More than 20, 000 people took to the streets of Montréal yesterday for the protest Justice for George Floyd, which was organized by several antiracist organizations including Justice for Victims of Police Killings, Hoodstock and Tout le hood en parle. The message was clear: Black lives matter. The many thousands of people who gathered yesterday responded courageously to the call echoing across North America to denounce the murder of George Floyd, assassinated by the police of Minneapolis. The protest also denounced police murders across the United States, as well as police murders committed in Montréal: Anthony Griffin, Bony Jean-Pierre, Pierre Coriolan and Nicholas Gibbs.  

 

 

After protesters marched for several hours across the city, the police service of Montréal (the SPVM) blocked off the crowd at the intersection of Saint-Urbain and Montigny, preventing protesters from reaching the police station. Staying true to their violent nature, the SPVM barraged the crowd with teargas and charged. Chaos ensued. From that moment on, the ambiance changed drastically. Flaming barricades went up simultaneously on different streets, and the protest split into several groups of  dozens and hundreds of people. In response to flash grenades, protesters aired their hatred for the colonial racist system by throwing rocks, parts of the sidewalk, and bottles against the lines of riot police, pushing them back enough so that the protest could continue.

 

 

Reflecting on her experience last night, one participant, who wished to remain anonymous, told us:

"When the racist police of the SPVM tried to break us up by shooting teargas, we tore off in several different directions. It was really a bad move on their part, for real. About 20 minutes later, I ended up in a group of about sixty people. It was a beautiful thing to see. It's rare that in a Montréal protest, whites are the minority. And with the police violence, things escalated quickly. Everyone was throwing rocks and breaking windows of banks and luxury stores with crowbars they found on a worksite. I think the message was very clear: if the police kill someone, anywhere in North America, it's going to pop off everywhere."

 

The store Steve's Music was also broken into and looted. Another participant related his experience:

"We were running away from the cops because they were shooting tons of rubber bullets at us, and we ended up on a street with lots of people who were kicking in windows of music stores. People went into the stores and were coming out with guitars. There was even a guy who took two guitars and smashed one on the ground. It was sick. They weren't running scared, either, they weren't afraid of being hunted down by cops. People went into the stores, came out with a ton of stuff, and kept walking calmly down the street. It was a kind of state of exception where it became normal to do things like that. It was interesting to see that the looting wasn't simply a way of redistributing wealth, but was also a way of cancelling out the value of the merchandise. It opened up a fundamental debate about private property. It's not that we came to break or steal what doesn't belong to us, but instead, we show paradoxically, that it belongs to us already, and that we are going to do as we please. This world was stolen from us by force, and we're going to take it back by force."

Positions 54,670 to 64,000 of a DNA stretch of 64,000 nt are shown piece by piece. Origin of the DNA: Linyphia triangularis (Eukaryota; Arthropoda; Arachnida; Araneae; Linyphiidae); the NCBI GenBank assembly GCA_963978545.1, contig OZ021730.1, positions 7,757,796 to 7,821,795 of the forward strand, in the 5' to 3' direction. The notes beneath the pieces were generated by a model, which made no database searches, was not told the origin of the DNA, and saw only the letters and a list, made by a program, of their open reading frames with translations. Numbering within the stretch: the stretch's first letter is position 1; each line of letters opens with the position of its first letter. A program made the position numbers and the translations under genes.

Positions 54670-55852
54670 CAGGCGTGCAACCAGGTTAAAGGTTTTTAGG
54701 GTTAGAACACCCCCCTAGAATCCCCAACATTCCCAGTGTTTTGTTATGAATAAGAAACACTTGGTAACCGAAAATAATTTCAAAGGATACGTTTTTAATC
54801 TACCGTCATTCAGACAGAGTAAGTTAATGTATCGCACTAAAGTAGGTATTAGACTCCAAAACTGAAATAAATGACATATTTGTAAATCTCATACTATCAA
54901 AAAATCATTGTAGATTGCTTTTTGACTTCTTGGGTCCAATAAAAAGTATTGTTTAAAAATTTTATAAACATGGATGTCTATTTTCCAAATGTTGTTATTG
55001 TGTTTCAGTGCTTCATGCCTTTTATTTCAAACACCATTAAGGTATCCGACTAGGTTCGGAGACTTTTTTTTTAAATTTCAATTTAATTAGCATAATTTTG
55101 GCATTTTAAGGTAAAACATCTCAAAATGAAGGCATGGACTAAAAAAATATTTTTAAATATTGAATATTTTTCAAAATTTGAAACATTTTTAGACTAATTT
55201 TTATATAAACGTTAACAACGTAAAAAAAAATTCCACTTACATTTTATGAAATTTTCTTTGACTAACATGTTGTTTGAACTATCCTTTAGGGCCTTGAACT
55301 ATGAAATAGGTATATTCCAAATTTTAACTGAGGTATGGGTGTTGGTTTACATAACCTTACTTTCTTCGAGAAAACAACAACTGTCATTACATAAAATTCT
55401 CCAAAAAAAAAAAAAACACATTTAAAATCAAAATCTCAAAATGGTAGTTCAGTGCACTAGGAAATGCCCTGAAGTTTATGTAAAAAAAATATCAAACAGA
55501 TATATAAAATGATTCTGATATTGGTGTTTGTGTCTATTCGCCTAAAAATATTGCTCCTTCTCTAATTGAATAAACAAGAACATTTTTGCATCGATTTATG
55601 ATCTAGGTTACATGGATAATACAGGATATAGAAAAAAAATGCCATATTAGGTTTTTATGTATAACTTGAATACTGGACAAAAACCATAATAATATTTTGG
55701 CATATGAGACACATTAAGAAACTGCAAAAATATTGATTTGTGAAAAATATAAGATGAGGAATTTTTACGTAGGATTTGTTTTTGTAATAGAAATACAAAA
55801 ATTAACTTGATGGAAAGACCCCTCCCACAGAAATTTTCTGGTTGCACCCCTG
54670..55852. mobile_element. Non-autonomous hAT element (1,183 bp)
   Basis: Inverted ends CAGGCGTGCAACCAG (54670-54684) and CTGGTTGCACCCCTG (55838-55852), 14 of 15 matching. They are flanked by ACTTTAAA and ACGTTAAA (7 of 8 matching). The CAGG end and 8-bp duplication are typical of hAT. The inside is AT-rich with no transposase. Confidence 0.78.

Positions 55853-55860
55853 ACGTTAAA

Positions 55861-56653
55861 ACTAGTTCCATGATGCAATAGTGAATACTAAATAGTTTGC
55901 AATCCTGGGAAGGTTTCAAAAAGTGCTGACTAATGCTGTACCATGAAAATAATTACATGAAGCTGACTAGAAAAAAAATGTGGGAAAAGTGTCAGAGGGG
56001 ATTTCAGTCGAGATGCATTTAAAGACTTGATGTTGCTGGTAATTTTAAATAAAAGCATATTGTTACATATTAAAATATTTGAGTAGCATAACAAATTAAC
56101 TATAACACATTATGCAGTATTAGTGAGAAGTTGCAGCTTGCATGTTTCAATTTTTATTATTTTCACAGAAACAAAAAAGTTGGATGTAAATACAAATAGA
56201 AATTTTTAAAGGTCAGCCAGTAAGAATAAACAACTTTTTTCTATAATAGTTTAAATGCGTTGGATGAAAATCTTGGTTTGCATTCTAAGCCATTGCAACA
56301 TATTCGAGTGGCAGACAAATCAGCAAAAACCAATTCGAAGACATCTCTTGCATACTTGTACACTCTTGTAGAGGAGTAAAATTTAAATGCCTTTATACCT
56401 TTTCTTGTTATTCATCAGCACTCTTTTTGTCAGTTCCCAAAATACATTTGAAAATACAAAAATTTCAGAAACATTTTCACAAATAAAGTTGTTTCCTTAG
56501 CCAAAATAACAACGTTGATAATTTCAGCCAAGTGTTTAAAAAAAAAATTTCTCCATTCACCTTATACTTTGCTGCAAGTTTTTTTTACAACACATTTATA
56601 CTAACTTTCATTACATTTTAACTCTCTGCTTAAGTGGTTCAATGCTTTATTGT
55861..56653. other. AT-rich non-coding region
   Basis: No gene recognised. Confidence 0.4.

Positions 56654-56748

In his book La dignité ou la Mort--Éthique et politique de la race (Dignity or Death--The Ethics and Politics of Race), Norman Ajari explains that "when the dignity of a young black person is taken away, when he is violated or assassinated by the representatives of the state, a long history of struggle, conquest, and affirmation of African humanity all hang in the balance." To those who speak of anti-white racism, he responds: "There is no good reason why black consciousness, that is to say, the self-consciousness of rioters, would devolve into racism against whites. The concept of race riots does not concern whiteness, but blackness in revolt against the indignities that imprison it. Racial though it may be, black revolt is not directed against "Whites,"  but against the abject black condition itself. "

 

In her book Self-Defense--a philosophy of violence (Se défendre - Une philosophie de la violence), Elsa Dorlin elaborates on the concept of self-defense as theorized by the Black Panther Party. She makes things clear: "Self-defense is not simply a means of struggle, like practices of non-violent direct action, for example. Self-defense is the philosophy of struggle itself. It is generalized, and could even be described as a revolutionary offensive, the only political measure by which imperialism can be defeated."

 

 

These reportbacks, and the analyses of the Afro-descended authors mentioned above, help us to understand how and why the protests against the police assassination of George Floyd transformed into riots and overwhelmed the police, just like the other protests across North America. The graffiti sprayed onto a wall inside the Minneapolis police department said it well: DO YOU HEAR US NOW?

 

While we wait to be heard, another protest has been called for next Sunday. Details will follow.